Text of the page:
Tour of Moncrief
Prior to the 1960 opening of Interstate 95, Moncrief Road was the main thoroughfare connecting Northwest Jacksonville to Downtown.
The intersection of Moncrief Road and Myrtle Avenue was once known as The Point. Serving as the commercial heart of Moncrief, The Point is where Northwest Jacksonville’s Black-owned streetcar line ended. Today, it is home to a number of businesses serving the community, including Holley’s BBQ. Dating back to 1937, Holley’s is Jacksonville’s oldest continuously operated barbecue joint.
St. Matthews Baptist Church is currently being used as a site to administer COVID-19 vaccines to residents who are 65 years of age and older.
Located at the intersection of West 28th Street and Moncrief Road, Simonds-Johnson Park was established in 1955.
Myrtle Avenue connects Moncrief with Durkeeville, New Town, the Rail Yard District, LaVilla, Campbell Hill and Brooklyn. Once home to the Colored Man’s Railroad, a Black-owned streetcar line, Myrtle Avenue remains a corridor lined with a mix of commercial, office, dining and residential uses.
The First Tabernacle Beth El is located at 3401 Stuart Street. It is one of 35 Church of God and Saints of Christ tabernacles located in the United States. The sanctuary was built in 1959.
Brentwood Golf Course is located on the north side of Moncrief. Originally opened in 1923, the Jacksonville Municipal Golf Course was designed by famed Scottish golf architect Donald Ross. During the 1960s, an effort by the Black community to desegregate the golf course led to the City selling the public facility to avoid integration. After the golf course was closed, a portion of the property was redeveloped into the A. Philip Randolph Academy of Technology. In 2000, the remaining property opened as a nine hole golf course under the direction of The First Tee.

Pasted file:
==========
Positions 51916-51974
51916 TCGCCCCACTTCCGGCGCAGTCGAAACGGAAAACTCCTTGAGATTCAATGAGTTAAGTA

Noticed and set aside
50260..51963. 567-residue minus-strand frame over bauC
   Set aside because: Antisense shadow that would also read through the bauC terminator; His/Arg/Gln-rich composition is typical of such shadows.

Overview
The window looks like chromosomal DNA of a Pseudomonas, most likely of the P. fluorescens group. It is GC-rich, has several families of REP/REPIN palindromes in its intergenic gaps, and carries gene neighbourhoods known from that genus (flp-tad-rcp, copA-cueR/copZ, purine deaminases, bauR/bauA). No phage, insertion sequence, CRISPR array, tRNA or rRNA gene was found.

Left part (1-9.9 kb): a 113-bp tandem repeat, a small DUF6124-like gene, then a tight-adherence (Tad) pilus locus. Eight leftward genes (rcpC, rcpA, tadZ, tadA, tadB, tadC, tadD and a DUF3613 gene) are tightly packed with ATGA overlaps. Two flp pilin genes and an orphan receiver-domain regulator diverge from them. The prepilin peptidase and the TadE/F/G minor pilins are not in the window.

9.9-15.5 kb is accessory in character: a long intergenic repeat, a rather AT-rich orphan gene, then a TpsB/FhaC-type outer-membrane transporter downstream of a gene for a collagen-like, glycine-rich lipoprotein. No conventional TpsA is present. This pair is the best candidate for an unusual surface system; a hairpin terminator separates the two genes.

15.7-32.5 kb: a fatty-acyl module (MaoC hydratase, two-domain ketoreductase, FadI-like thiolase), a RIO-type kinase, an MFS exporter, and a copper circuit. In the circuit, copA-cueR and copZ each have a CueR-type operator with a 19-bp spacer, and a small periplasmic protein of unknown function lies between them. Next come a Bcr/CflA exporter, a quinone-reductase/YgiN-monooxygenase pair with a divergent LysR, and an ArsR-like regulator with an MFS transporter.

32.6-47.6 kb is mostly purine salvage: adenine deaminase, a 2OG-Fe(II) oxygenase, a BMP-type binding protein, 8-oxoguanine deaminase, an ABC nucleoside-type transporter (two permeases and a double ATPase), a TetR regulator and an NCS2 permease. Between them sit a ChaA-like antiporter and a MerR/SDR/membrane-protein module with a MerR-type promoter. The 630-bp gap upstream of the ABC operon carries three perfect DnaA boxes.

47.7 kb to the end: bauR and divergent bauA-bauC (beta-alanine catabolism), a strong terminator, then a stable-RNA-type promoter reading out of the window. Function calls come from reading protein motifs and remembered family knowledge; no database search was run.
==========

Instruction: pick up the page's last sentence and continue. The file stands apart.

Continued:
The ruins of Seaboard Allied Milling Corporation, Florida’s first flour mill. Due to being a historic Black community, Moncrief has been redlined and disproportionately zoned to allow for land uses that are considered incompatible with residential neighborhoods in the traditional White areas of Jacksonville.
A 1988 picture of the flour mill in Moncrief. The mill operated next to Moncrief Creek from 1966 to 2001.
The Expressway Industrial Park and Moncrief Creek serve as the western border of Moncrief.
Brown’s Dump was a 50-acre site at the intersection of Pearce Street and West 33rd Street that was used as a landfill for the disposal of ash from the City’s municipal solid waste incinerator from 1949 to 1953. To maintain its belief in segregated public schools, in 1955, the Duval County School Board acquired the contaminated property to construct Mary McLeod Bethune Elementary School for African American students. In 1999, after concerns from parents worried about their children’s health, the school began to lose funding due to students transferring to other schools. In 2001, the school was closed for good.
Martin Luther King Jr. Parkway forms the southern border of Moncrief. During the 1950s and 60s, a large part of Moncrief was taken and properties were razed for the construction of Interstate 95 and the 20th Street Expressway. This created a large network of dead end streets in a walkable community with an established street grid. In 2000, the Jacksonville City Council voted to rename the the expressway after slain civil rights leader.